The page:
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‘Great talk!’ Don’t believe it

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in Leaders & Managers,Office Technology,Workplace Communication

Admit it. You suspect your presentation wasn’t so hot, and yet your colleagues come up and say, “Great talk!” Isn’t that what you tell them after their lousy talks?

Use this handy rubric to grade your presentation by giving yourself one to five points in each category.
  • Clarity. Spoken or written, keep your language free of acronyms, slang, abbreviations and jargon. Don’t use jargon and justify it by defining it on the spot. The only reason for that is to show what an “insider” you are.

    If you never use that junk, give yourself five points. If you only use terms universally accepted across your field, take four. Three points if you define the jargon on your slides and then say it over and over. Two points if you don’t bother defining it, and one if it’s also central to your message.
  • Simplicity. You can deliver a highly substantive message using simple, direct information. Say there’s important data in a published table. You can scan the table into a slide, as is, but nobody will be able to make it out.

    Don’t walk people through a slide, apologizing. Make a better slide.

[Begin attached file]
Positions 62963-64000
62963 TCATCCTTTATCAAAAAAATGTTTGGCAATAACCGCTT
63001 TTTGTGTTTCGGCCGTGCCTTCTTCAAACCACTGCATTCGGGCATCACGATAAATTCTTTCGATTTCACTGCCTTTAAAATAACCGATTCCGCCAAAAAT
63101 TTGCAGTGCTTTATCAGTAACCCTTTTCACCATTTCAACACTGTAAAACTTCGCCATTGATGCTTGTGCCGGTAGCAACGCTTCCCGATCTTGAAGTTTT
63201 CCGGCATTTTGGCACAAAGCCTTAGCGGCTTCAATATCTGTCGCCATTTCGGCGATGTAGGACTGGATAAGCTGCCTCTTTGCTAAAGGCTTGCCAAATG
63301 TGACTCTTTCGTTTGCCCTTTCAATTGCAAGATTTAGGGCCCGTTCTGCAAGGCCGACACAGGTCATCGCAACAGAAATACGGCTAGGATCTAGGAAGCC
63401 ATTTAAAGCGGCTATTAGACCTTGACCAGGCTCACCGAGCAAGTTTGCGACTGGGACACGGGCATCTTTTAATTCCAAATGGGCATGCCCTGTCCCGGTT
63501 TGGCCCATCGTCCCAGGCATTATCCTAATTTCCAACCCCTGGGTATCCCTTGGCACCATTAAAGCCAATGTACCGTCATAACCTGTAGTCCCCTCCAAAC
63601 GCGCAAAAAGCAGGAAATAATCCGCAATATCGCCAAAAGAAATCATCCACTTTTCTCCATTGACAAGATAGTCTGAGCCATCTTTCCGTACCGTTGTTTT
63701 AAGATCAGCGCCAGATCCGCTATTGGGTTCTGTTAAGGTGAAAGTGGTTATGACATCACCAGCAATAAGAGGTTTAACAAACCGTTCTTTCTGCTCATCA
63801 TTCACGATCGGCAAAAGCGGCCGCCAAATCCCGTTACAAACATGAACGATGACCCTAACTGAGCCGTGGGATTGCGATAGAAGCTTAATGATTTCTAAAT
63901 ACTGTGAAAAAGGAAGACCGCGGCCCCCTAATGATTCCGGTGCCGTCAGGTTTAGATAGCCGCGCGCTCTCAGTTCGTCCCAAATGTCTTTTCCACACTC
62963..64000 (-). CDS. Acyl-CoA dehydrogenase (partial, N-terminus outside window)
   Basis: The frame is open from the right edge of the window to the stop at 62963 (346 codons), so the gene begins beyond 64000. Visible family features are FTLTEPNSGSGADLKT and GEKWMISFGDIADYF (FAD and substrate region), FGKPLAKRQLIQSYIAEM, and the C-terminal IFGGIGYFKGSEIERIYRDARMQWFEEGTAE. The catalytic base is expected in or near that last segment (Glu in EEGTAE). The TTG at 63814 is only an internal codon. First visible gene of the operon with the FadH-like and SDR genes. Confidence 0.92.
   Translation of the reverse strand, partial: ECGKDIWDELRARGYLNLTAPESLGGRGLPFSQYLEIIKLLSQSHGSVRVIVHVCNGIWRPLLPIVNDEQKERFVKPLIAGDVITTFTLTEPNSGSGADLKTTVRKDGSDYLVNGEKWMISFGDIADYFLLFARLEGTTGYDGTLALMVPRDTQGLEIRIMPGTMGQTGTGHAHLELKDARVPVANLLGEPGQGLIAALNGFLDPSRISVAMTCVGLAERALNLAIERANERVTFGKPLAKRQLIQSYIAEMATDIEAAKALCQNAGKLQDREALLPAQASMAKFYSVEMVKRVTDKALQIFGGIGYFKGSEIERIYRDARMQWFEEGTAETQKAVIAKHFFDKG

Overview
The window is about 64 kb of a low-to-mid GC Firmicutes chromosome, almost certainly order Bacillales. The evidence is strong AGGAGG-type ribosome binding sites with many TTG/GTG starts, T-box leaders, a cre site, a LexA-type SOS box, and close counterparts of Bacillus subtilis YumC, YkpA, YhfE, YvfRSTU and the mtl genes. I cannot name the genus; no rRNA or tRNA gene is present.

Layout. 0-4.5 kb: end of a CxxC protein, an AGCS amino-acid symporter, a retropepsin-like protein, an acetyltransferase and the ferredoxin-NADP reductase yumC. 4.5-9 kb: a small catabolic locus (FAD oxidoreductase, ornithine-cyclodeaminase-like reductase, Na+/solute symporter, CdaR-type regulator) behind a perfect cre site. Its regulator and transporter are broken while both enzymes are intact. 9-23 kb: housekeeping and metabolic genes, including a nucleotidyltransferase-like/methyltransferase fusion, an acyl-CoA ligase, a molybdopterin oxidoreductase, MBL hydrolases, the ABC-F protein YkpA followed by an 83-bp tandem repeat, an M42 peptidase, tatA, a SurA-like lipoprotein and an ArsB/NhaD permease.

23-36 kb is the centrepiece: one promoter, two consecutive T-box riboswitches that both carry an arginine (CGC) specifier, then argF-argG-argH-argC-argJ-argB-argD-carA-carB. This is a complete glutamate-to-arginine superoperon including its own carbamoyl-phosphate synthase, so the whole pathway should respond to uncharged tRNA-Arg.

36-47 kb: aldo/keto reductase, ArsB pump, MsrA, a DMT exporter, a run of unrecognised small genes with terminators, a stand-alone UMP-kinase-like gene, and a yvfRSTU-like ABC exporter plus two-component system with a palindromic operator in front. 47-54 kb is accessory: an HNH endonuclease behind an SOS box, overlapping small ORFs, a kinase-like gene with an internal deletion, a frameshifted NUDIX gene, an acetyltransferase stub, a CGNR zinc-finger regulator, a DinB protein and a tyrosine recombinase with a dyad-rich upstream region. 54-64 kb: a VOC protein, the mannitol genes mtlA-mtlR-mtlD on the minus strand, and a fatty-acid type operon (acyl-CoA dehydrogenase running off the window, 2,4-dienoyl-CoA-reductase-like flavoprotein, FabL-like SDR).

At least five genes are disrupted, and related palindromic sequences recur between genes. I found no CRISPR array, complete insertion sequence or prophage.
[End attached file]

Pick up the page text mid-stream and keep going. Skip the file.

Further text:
Pare down the data and reformat it into readable type: 30-point type size, dark ink and a simple font. Wherever you can, use the six-by-six rule: six bullets, six words per bullet, etc. Also try the 10/20/30 rule of PowerPoint: 10 slides, 20 minutes, 30-point type.

    For scoring, if you always try to think like your audience and streamline each slide, five points. If you use wacky default colors and fonts, three points. Ignore simplicity, one point.
  • Focus. Drill down to the core message. Each point you make needs to flow logically from the previous one. Don’t get cute.

    Scoring: Start with five points. Deduct a half point for each unnecessary graphic, distracting animation or extraneous information. Note: You can come away with a negative score in this category.
  • Presentation. Since this is a performance, with people watching your actions, words and props, you need to convince them. If you don’t believe in what you’re saying, they won’t.

    Don’t disagree with your message. That’s always bad. Showing one thing and saying another: bad. Saying something and then qualifying or undercutting it: bad. Saying “the slide clearly shows” when it certainly does not: bad.

    Scoring: five points to start, keeping all five if you don’t contradict yourself and subtracting a point for each contradiction.
Total score: 18 to 20 points, a truly great talk; 15 to 17, needs improvement; 11 to 14, this talk is not helping your career; fewer than 10, it’s hurting your career. But hey, we’ll say, “Great talk!”

—Adapted from “The Truth Is, You Gave a Lousy Talk,” Tory DeFoe, The Chronicle of Higher Education.

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